Elgin Baylor, the Lakers’ 11-time NBA All-Star who soared through the 1960s with a high-scoring style of basketball that became the model for the modern player, died Monday. He was 86-years-old.
The Lakers announced that Baylor died of natural causes in Los Angeles with his wife, Elaine, and daughter Krystal by his side.
With a silky-smooth jumper and fluid athleticism, Baylor played a major role in revolutionizing basketball from a ground-bound sport into an aerial show. He spent parts of 14 seasons with the Lakers in Minneapolis and Los Angeles during his Hall of Fame career, teaming with Jerry West throughout the ’60s in one of the most potent tandems in basketball history.
The 6-foot-5 Baylor played in an era before significant television coverage of basketball, and little of his play was ever captured on film. His spectacular style is best remembered by those who saw it in person — including West, who once called him “one of the most spectacular shooters the world has ever seen.”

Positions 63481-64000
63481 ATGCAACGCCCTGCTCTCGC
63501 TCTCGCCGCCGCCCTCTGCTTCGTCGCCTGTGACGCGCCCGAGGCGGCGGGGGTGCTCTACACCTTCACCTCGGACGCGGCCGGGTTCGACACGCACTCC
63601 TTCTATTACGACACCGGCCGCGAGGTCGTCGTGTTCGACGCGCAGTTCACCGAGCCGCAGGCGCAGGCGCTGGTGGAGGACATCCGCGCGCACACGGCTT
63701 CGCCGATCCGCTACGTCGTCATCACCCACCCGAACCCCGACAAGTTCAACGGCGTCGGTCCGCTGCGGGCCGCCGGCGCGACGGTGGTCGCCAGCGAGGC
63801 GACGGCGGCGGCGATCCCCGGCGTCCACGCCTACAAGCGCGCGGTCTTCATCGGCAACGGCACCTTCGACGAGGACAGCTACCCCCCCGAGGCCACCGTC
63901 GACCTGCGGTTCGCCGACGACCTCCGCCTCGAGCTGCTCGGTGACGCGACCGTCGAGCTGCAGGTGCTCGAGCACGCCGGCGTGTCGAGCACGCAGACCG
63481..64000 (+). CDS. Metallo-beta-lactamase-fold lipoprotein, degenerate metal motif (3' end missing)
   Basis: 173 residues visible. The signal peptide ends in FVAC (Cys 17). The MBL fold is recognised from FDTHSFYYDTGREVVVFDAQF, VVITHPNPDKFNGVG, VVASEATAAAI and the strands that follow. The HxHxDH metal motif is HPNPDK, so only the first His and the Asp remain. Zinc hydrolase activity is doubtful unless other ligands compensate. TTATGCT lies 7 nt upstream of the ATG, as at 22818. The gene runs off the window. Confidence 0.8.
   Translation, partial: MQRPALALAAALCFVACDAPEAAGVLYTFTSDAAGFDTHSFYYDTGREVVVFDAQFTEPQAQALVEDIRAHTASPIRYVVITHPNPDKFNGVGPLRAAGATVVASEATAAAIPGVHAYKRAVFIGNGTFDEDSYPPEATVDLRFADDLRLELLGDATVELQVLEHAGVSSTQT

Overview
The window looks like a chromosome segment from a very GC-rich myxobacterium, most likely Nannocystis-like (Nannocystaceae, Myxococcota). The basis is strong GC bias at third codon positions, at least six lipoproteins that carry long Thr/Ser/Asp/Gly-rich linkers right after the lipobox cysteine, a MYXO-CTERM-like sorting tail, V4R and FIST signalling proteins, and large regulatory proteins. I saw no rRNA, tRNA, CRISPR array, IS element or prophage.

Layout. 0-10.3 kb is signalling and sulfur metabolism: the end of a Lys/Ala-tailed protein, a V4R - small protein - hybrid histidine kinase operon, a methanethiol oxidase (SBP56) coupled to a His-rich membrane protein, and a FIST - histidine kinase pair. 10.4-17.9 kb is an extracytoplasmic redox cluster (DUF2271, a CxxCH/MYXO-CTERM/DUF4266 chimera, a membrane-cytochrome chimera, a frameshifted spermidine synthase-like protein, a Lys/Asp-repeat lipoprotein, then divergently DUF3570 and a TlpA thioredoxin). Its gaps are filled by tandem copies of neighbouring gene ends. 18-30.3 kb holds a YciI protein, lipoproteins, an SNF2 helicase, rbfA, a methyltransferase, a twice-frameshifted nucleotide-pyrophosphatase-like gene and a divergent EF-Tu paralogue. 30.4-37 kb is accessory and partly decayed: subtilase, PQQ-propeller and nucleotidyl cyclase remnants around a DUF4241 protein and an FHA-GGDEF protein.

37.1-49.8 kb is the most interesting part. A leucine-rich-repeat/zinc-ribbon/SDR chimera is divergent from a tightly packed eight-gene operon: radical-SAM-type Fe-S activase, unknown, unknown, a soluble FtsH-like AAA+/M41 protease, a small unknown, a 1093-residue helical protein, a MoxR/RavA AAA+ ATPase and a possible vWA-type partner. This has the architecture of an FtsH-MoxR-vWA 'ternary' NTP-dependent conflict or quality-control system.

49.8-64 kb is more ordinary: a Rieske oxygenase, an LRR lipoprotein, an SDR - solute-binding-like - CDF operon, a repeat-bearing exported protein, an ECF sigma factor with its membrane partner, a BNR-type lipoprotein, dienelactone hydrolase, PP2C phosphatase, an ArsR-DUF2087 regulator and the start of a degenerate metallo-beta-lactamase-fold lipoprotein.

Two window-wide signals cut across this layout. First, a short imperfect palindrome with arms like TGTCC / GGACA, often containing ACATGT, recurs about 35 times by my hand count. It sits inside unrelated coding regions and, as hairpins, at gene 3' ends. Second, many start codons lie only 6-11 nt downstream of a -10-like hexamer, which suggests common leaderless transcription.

Baylor arrived in the NBA in 1958 as the No. 1 draft pick out of Seattle University. He immediately set new superlatives for individual scoring, with a 55-point game in his Rookie-of-the-Year season before scoring 64 on Nov. 8, 1959 — then the NBA single-game record, and the Lakers record for 45 years until Bryant broke it.
Baylor became the first NBA player to surpass 70 points with a 71-point game Dec. 11, 1960, against New York. Chamberlain set the record of 100 points in 1962.
Baylor averaged 38 points in the 1961-62 season despite doing active duty as an Army reservist. He scored 61 points in a playoff game against Boston in 1962, a record that would stand for 24 years until Jordan broke it.
Baylor averaged 27.4 points and 13.5 rebounds during his 14-year career. He scored a total of 23,149 points in 846 games, and was inducted into the Basketball Hall of Fame in May 1977.
Knee problems that began in the 1963-64 season started a slow decline for Baylor. He never averaged more than 30 points a season again, though he remained a competent scorer.
Baylor played his last full season in 1968-69, and suited up only sporadically until retiring at 37 in the fall of 1971.